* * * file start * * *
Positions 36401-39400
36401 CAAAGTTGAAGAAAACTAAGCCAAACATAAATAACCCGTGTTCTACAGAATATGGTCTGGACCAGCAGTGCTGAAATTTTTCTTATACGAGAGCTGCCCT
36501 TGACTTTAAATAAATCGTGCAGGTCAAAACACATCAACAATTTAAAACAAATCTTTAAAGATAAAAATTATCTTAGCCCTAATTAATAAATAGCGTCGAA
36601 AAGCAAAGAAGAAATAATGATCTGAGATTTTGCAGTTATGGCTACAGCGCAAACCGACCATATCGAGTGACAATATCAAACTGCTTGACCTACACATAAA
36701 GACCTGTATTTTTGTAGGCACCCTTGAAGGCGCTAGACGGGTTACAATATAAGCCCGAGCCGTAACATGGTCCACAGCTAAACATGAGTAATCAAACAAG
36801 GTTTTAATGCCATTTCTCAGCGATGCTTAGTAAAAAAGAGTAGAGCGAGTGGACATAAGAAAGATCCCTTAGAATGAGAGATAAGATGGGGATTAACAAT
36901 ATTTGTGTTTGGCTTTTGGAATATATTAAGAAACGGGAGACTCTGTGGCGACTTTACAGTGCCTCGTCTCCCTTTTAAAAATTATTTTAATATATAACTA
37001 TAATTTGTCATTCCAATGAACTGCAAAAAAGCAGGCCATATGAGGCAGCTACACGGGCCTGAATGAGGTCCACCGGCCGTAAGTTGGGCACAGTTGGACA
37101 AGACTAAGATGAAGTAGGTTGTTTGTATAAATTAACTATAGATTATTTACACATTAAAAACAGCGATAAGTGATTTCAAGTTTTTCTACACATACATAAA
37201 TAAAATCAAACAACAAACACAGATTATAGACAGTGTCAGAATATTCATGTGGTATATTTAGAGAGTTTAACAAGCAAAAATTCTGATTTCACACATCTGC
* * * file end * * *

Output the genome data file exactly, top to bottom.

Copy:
Positions 36401-39400
36401 CAAAGTTGAAGAAAACTAAGCCAAACATAAATAACCCGTGTTCTACAGAATATGGTCTGGACCAGCAGTGCTGAAATTTTTCTTATACGAGAGCTGCCCT
36501 TGACTTTAAATAAATCGTGCAGGTCAAAACACATCAACAATTTAAAACAAATCTTTAAAGATAAAAATTATCTTAGCCCTAATTAATAAATAGCGTCGAA
36601 AAGCAAAGAAGAAATAATGATCTGAGATTTTGCAGTTATGGCTACAGCGCAAACCGACCATATCGAGTGACAATATCAAACTGCTTGACCTACACATAAA
36701 GACCTGTATTTTTGTAGGCACCCTTGAAGGCGCTAGACGGGTTACAATATAAGCCCGAGCCGTAACATGGTCCACAGCTAAACATGAGTAATCAAACAAG
36801 GTTTTAATGCCATTTCTCAGCGATGCTTAGTAAAAAAGAGTAGAGCGAGTGGACATAAGAAAGATCCCTTAGAATGAGAGATAAGATGGGGATTAACAAT
36901 ATTTGTGTTTGGCTTTTGGAATATATTAAGAAACGGGAGACTCTGTGGCGACTTTACAGTGCCTCGTCTCCCTTTTAAAAATTATTTTAATATATAACTA
37001 TAATTTGTCATTCCAATGAACTGCAAAAAAGCAGGCCATATGAGGCAGCTACACGGGCCTGAATGAGGTCCACCGGCCGTAAGTTGGGCACAGTTGGACA
37101 AGACTAAGATGAAGTAGGTTGTTTGTATAAATTAACTATAGATTATTTACACATTAAAAACAGCGATAAGTGATTTCAAGTTTTTCTACACATACATAAA
37201 TAAAATCAAACAACAAACACAGATTATAGACAGTGTCAGAATATTCATGTGGTATATTTAGAGAGTTTAACAAGCAAAAATTCTGATTTCACACATCTGC